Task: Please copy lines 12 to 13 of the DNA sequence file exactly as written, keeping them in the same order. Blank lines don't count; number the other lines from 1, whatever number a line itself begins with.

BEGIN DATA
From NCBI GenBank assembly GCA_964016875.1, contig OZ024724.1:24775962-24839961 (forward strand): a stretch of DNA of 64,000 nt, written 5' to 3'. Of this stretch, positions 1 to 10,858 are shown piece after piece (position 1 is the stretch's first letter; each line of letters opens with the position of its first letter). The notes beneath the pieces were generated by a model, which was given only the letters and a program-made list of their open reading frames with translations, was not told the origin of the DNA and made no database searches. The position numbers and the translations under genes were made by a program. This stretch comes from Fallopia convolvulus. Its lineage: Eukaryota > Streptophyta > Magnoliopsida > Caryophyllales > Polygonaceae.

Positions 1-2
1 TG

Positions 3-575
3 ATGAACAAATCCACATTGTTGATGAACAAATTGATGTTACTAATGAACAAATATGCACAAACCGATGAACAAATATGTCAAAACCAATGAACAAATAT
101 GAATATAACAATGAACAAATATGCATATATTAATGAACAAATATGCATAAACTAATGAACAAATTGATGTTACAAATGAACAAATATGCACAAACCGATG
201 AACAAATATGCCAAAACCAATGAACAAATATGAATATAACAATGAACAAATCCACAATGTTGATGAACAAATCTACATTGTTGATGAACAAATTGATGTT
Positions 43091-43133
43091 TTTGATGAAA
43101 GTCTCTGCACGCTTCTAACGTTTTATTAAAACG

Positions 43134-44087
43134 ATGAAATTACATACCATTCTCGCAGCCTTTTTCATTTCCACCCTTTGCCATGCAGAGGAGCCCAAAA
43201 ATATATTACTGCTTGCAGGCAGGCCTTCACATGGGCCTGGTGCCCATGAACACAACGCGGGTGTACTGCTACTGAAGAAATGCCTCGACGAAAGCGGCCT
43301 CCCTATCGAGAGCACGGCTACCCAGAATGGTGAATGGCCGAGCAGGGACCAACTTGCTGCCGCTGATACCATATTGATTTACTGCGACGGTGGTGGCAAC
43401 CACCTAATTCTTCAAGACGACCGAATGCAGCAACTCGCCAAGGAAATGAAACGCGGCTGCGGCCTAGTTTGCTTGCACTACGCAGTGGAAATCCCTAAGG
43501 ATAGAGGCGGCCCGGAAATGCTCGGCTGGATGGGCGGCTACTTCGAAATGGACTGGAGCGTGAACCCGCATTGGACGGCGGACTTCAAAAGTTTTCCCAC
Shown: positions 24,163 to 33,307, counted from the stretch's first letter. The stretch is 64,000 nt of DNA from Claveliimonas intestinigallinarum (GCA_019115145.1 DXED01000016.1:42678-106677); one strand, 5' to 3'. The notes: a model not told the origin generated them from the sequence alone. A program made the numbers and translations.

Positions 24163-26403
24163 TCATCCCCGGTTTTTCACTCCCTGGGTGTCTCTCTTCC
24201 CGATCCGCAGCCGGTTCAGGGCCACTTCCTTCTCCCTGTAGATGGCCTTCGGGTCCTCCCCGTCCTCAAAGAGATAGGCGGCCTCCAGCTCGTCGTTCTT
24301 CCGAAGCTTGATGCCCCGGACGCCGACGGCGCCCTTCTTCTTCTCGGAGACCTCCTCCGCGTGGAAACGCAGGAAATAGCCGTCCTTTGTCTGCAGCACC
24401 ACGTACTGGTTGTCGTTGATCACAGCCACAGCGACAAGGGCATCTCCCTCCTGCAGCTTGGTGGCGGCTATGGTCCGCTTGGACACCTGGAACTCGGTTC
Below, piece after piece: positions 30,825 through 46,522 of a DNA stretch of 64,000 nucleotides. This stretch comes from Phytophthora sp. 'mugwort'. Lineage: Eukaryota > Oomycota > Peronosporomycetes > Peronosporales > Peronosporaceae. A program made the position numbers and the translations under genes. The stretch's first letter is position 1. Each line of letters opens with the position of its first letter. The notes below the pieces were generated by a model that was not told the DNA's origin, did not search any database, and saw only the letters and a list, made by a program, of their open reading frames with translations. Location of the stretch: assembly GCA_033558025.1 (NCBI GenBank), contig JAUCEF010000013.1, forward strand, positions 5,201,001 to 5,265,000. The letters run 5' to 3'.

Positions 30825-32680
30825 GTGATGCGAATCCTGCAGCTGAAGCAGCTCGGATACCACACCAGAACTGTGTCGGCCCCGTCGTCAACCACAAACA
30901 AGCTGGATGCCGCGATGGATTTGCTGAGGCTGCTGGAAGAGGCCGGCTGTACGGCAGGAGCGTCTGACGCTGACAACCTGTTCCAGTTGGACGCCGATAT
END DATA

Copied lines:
43134 ATGAAATTACATACCATTCTCGCAGCCTTTTTCATTTCCACCCTTTGCCATGCAGAGGAGCCCAAAA
43201 ATATATTACTGCTTGCAGGCAGGCCTTCACATGGGCCTGGTGCCCATGAACACAACGCGGGTGTACTGCTACTGAAGAAATGCCTCGACGAAAGCGGCCT